The Commission noted, however, that most of the native broadcasting groups were not satisfied with the scheduling of their programs.
The Commission expressed concern about the quality of access time, and stressed that it was not enough to permit access to the airwaves if programs were not accessible to intended audiences at convenient times. The Commission announced that it was establishing an Action Committee to implement the principles of fair access, with representatives from native communication societies, private and educational broadcasters, the CBC, the CRTC and the co-ordinators of the NNBAP (see Public Notice CRTC 1986-75).
This Committee would approach distribution alternatives on a case-by-case basis as required, with a view to resolving conflicts in the best interests of all parties. The Commission stated its intention to adopt a flexible implementation process relying, in the first instance, on consultation and goodwill rather than the imposition of conditions of licence or generally-applicable regulations. It was prepared, however, to impose a more stringent approach if this were to prove necessary.
Other matters addressed in Public Notice CRTC 1985-274 included the roles to be played in the delivery of programming for native audiences by private broadcasters, CANCOM and the CBC. Throughout the l985 public hearings, the native broadcasters stressed the importance of the CBC's role in the delivery of native-produced programs. The Commission recognized that there was no single solution to accommodate the diverse circumstances of the various regions: a combination of public, private and community-owned stations would be required to reach all of the targeted communities.
The Commission encouraged the CBC to formulate a long-range plan that would allow increased integration of quality native-produced programming in its radio and television schedules, and agreed with the CBC that the Northern Service "could become significantly more meaningful to all residents of the North if it had the benefit of a fully dedicated satellite transponder". The Commission noted that most native broadcasters felt that a dedicated satellite transponder would allow for a "blended Northern Service", whereby predominantly native communities could benefit from both the CBC Northern Service and native-produced programs.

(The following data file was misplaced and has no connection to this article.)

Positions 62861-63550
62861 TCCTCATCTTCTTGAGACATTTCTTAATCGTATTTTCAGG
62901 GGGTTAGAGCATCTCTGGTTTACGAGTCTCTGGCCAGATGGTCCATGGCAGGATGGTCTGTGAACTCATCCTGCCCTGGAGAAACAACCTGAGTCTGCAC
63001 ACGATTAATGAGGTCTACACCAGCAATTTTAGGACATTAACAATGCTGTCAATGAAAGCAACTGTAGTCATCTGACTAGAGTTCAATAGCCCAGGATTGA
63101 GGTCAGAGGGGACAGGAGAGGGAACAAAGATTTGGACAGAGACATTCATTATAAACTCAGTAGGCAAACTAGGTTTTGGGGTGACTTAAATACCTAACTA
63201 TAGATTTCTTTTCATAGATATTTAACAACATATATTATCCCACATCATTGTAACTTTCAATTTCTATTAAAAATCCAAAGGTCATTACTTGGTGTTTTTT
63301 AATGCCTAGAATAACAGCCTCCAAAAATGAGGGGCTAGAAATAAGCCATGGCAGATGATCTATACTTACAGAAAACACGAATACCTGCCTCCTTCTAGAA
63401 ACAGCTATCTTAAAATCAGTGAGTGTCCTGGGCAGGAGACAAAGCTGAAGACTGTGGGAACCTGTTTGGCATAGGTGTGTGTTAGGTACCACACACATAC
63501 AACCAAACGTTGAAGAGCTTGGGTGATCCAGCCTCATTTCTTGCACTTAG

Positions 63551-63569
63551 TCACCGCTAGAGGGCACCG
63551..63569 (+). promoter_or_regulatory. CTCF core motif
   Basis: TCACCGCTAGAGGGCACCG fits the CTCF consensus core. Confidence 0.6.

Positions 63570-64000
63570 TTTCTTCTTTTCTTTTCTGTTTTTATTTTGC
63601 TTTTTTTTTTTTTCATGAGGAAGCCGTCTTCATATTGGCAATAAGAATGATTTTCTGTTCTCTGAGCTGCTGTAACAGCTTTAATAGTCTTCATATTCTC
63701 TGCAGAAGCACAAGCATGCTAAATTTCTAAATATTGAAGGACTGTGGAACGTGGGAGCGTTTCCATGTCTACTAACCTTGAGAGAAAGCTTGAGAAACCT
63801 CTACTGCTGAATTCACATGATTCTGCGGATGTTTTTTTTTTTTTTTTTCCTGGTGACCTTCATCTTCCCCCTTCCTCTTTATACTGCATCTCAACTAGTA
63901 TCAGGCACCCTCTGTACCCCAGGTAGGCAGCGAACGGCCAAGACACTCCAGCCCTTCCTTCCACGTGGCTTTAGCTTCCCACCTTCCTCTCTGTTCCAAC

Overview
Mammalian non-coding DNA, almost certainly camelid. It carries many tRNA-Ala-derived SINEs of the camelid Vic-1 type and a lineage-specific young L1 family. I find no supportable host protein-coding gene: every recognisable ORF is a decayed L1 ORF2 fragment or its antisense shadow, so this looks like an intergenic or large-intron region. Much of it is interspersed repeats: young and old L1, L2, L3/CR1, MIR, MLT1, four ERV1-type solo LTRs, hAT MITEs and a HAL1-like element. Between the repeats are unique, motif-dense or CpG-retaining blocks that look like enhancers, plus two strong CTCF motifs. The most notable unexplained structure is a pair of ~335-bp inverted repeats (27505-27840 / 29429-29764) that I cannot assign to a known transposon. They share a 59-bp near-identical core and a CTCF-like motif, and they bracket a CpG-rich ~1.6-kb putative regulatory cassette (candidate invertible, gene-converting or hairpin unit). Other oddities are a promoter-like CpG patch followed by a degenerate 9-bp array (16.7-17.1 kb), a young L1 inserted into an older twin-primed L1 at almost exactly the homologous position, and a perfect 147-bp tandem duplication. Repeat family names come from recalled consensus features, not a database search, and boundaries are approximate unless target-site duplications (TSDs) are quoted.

With this in mind, the Commission stated that it was essential that funds be reserved to secure such a transponder. The Commission notes that in June l988 the government committed $l0 million over four years for an independent satellite- delivered programming distribution system to increase the availability of programs created with the assistance of the NNBAP, as well as programs originating from the CBC Northern Service and from provincial and territorial governments designed specifically for northern audiences.
The Commission recognizes that the development of native broadcasting has played and will continue to play an integral role in meeting the unique cultural and linguistic needs of Canada's native people. The Commission has been supportive of native broadcasting endeavours for many years and, in this respect, has adopted a flexible approach to the regulation of native broadcasting services which is intended to streamline the application process and encourage the evolution and expansion of this important component of the Canadian broadcasting system. Eleven of the NNBAP societies are licensed to operate FM radio stations and all thirteen hold radio and/or television network licences. Currently, most native broadcasters are required to complete a less detailed application form intended for cable television undertakings and low power radio and television undertakings serving small communities.
According to a recent CRTC-commissioned study of native broadcasting undertaken by Greg Smith and Associates (the Study), the thirteennative communications societies now provide regional radio and television services to approximately 260,000 native people in the North. Together, these societies employ 328 people, and produce an average of 250.5 hours of radio and 11.25 hours of television each week in more than thirty of Canada's 53 native languages. In all, the NNBAP societies serve approximately 400 communities, of which 289 receive radio services and 169 receive television services.
Distribution of the societies' programming is facilitated by the CBC, CANCOM, TVOntario, private radio stations, community radio stations and cable. The proportion of native languages used in the programs is increasing, with most societies producing well in excess of 50% native-language programming.